What you are proposing can be done in eFFex without a"natural B&W layer" Simply choose another preset on the left and use the sliders on the right to fine tune. Your remark about being "ugly" is subjective and was obviously the poster's preferred rendering to make the image different from everyone else, if that is possible? I think at the end of the day you either like what you see, or don't. "Telling" the poster how to manipulate the image in a way that doesn't suit him won't fly? ::)

Petrus

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Re: Wilson's Asian night market article
« Reply #18 on: February 17, 2015, 05:50:32 am »

Your remark about being "ugly" is subjective and was obviously the poster's preferred rendering to make the image different from everyone else, if that is possible? I think at the end of the day you either like what you see, or don't. "Telling" the poster how to manipulate the image in a way that doesn't suit him won't fly? ::)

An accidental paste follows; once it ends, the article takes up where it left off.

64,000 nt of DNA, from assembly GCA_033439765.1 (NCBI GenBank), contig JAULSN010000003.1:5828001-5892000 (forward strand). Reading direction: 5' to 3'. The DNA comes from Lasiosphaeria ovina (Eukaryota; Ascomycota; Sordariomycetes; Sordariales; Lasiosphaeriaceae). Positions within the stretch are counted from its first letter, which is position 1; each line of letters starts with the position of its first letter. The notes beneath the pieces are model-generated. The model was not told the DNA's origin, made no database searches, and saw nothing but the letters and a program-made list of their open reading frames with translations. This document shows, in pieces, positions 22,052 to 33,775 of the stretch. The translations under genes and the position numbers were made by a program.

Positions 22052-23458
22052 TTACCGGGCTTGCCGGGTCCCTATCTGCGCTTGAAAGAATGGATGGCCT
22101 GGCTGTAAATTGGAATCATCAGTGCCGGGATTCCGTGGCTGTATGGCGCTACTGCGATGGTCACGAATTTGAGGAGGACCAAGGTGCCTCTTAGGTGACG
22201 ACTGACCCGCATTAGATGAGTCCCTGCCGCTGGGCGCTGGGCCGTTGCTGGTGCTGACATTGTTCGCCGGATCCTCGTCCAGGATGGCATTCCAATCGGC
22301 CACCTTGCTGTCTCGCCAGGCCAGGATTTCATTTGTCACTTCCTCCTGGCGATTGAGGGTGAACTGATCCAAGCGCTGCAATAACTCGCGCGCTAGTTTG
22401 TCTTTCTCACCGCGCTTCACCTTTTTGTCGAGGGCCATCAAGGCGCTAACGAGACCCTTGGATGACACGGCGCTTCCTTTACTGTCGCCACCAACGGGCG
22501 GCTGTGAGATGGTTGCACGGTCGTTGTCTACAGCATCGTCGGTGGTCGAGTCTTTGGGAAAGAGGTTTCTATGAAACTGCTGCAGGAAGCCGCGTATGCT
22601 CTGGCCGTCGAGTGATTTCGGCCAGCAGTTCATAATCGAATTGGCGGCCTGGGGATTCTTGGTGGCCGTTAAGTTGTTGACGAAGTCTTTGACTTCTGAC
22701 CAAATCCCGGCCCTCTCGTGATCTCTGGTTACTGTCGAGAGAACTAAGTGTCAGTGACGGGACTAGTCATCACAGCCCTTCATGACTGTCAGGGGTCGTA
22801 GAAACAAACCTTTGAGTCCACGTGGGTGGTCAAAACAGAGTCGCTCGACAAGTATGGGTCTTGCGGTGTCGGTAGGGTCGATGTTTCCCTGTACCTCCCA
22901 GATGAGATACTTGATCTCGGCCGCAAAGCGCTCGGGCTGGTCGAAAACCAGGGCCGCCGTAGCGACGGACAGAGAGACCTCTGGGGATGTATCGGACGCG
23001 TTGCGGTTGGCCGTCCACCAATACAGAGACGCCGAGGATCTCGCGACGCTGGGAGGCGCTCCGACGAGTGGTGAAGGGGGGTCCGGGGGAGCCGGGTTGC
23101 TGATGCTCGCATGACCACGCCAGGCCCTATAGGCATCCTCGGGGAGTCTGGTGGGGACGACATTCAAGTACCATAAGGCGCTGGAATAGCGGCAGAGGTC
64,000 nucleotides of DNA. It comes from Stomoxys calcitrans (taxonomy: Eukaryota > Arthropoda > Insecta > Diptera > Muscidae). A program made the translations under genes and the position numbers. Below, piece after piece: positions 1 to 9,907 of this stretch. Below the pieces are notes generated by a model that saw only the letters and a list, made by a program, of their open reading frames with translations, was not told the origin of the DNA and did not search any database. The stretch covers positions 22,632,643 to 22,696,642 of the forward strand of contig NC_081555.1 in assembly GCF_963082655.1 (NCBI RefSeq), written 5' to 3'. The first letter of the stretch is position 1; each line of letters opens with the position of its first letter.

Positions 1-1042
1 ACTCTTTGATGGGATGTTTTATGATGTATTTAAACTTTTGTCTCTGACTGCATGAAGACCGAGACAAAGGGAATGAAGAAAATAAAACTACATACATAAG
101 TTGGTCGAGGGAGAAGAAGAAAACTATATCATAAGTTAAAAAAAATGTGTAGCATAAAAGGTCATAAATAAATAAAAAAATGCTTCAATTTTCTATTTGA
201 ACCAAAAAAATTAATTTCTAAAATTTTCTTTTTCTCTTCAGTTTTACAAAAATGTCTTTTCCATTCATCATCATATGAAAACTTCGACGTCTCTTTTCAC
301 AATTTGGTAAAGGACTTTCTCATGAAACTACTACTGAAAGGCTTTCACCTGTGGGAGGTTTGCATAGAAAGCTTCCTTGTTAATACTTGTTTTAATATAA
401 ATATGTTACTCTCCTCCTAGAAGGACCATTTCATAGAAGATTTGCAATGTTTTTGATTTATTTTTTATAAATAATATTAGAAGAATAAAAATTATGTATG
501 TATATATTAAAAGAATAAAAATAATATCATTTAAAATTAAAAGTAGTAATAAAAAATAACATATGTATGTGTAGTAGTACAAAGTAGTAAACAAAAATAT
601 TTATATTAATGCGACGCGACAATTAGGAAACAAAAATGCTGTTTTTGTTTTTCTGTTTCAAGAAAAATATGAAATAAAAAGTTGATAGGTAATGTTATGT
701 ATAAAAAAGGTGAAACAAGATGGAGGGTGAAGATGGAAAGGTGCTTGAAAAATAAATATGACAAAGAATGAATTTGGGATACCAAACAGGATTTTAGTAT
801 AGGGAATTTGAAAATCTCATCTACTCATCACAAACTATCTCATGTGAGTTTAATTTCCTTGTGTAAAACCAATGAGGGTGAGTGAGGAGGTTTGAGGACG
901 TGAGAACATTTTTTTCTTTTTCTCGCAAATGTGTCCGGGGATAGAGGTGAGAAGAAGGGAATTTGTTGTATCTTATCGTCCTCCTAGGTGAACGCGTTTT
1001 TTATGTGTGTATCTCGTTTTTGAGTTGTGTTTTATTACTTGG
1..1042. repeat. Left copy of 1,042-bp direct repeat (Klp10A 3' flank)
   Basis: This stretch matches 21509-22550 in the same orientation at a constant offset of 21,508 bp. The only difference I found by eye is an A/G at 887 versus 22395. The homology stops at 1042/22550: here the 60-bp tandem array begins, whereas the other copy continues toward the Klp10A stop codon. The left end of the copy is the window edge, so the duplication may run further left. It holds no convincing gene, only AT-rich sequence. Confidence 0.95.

This thread is about a critique of the article, including the pictures. Opinions are subjective, in this case I find the post processing downright ugly, strong opinion and wording, maybe, but I said it.

What is wrong in a critique to suggest ways to "improve" the image? The author might consider it, or not.

Also, at least for me there are also other ways of reacting to a picture besides the binary "like" and "not like". There are also "quite good", "fine", "ok", "ok, but", "well…" etc. Besides total ignorance also if the image is not worth any reaction to either direction.
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stamper

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Re: Wilson's Asian night market article
« Reply #19 on: February 18, 2015, 04:19:41 am »

In Reply#16 you stated .... natural B&W layer..... What is that? I think there is a difference between critiquing and imposing a vision that the critic has but not what the author of the image had in mind. It is obvious the author of the image had a certain style or vision in mind when he shot and processed the image. What you are stating is that he was "wrong" in doing so which imo goes beyond critiquing?  :(